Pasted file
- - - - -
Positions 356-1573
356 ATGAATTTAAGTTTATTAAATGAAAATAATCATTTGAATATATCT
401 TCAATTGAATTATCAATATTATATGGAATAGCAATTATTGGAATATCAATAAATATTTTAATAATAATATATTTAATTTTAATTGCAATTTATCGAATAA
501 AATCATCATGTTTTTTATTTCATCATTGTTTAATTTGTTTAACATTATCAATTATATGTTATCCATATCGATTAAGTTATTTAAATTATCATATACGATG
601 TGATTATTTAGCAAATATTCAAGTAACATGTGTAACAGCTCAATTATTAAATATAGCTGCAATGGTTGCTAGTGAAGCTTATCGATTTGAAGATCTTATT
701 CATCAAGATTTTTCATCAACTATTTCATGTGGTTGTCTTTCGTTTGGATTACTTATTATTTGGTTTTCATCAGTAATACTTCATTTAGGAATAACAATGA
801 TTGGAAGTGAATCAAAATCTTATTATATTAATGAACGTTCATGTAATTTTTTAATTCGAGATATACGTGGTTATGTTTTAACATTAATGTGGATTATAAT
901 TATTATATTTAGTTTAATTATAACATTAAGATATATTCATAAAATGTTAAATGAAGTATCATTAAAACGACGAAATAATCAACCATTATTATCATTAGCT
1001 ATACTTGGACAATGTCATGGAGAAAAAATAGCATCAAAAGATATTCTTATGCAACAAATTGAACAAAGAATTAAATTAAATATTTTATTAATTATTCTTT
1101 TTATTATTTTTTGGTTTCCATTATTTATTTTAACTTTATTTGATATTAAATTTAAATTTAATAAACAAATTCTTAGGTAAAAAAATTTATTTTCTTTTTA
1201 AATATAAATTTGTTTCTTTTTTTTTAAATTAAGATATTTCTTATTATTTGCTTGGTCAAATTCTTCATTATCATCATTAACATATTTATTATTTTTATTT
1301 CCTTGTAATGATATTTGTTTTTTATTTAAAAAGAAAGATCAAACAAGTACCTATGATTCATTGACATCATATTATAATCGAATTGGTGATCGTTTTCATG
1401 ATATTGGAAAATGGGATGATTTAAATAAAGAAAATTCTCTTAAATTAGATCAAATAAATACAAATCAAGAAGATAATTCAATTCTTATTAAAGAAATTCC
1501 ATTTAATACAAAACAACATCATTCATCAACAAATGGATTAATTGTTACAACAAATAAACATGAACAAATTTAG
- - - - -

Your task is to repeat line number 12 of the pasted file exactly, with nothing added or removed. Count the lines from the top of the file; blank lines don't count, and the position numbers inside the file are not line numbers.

1301 CCTTGTAATGATATTTGTTTTTTATTTAAAAAGAAAGATCAAACAAGTACCTATGATTCATTGACATCATATTATAATCGAATTGGTGATCGTTTTCATG